Removing OneDrive and adding it back again

So after going through the process of a formal uninstall of OneDrive you’re finding that reminants are still hanging around? Unfortunately you’ll need to take a few more steps. Open up regedit and navigate to:


Then change the registry key of System.IsPinnedToNameSpaceTree 0

Launch ‘powershell’ as administrator and run the following commands:

reg add “HKCU\SOFTWARE\Microsoft\Windows\CurrentVersion\Group Policy Objects\{4E1D9EA4-6D17-4D12-B3B3-F17184441B41}Machine\Software\Policies\Microsoft\Windows\OneDrive” /t REG_DWORD /v DisableFileSyncNGSC /d 1 /f

reg add “HKCU\SOFTWARE\Microsoft\Windows\CurrentVersion\Explorer\StartupApproved\Run” /t REG_BINARY /v OneDrive /d 0300000021B9DEB396D7D001 /f

Reboot and you’ll find that OneDrive neither loads nor has any presence in the side bar of the Explorer file manager.

Side note: I find it funny that Microsoft Edge was modeled as the super modern efficient browser and yet it is horrifically unresponsive when playing a Netflix movie or when multi-tabs are open (it isn’t unusual for me to have 10-15 tabs in the background open with Google Play Music playing in the background along side Google Blogger and Gmail.

That being said, it’ll be interesting to see what happens with that rumoured Polaris that promises to be legacy free or at least semi-legacy free which makes for interesting questions regarding the future of third party software like the Chrome browser and the integration between Google services and the software running on the end users computer. If the end result is Polaris then it’ll definitely make deciding what to purchase in the future a whole lot easier – Pixel Book on the laptop and HP Chrome Box G2 on the desktop (along side Pixel 2 for the smart phone, Google Wifi and nVidia Shield set top box).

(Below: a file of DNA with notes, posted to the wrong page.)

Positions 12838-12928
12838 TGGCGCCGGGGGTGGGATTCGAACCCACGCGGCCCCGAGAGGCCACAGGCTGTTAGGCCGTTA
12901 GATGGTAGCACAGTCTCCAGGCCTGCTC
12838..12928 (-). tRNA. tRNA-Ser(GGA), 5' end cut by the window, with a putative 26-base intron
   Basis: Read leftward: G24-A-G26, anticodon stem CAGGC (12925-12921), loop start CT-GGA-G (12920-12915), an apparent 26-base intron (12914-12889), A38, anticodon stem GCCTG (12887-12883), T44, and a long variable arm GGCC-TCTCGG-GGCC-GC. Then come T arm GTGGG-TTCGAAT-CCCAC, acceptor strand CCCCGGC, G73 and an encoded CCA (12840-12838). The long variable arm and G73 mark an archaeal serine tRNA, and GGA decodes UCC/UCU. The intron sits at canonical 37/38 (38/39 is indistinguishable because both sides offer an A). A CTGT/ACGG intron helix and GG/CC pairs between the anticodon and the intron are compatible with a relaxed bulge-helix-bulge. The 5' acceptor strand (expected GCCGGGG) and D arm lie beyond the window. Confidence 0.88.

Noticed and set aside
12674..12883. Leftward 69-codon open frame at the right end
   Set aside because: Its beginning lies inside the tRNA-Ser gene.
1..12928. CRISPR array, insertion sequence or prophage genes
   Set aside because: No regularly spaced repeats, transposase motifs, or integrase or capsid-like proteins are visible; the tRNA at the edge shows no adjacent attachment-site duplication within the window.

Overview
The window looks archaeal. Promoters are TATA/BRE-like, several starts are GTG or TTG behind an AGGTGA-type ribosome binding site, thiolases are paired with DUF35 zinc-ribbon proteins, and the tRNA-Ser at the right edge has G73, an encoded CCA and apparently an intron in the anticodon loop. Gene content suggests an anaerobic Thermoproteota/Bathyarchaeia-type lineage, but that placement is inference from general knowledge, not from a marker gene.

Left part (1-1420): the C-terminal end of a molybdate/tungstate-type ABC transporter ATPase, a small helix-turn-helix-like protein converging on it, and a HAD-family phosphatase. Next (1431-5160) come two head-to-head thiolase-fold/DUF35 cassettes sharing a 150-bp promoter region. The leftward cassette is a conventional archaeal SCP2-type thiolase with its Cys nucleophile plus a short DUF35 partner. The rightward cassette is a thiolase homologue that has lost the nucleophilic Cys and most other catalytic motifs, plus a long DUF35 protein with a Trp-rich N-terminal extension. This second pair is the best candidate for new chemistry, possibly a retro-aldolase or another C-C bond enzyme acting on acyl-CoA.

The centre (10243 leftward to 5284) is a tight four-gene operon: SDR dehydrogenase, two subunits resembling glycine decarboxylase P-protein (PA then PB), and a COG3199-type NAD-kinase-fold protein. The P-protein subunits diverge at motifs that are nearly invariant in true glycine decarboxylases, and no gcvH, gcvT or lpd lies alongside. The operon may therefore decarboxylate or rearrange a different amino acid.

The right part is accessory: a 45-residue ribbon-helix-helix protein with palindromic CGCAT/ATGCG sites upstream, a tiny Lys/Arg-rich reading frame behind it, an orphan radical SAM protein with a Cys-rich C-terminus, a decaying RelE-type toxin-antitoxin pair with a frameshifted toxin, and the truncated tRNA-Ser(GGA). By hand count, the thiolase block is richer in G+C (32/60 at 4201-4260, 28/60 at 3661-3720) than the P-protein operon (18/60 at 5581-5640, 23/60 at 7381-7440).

These days, apart from Affinity Designer and Photo, everything I do runs in a browser – I use Google Docs for all my documents, Google Play Music is all done via the web browser, my I write my blog in the web browser, update my twitter feed in the browser so at this point Windows is merely a means to an end – you can swap out the underlying operating system and my life would carry on as usual which makes ChromeOS a greater possibility in the future. Then add to that the improved Android capabilities with ChromeOS the gap is closing quickly with ‘good enough’ software. Keeping in mind that the world doesn’t run on the best but software that tends to be good enough at the right price and Google appears to be hitting that spot with what they’re doing.

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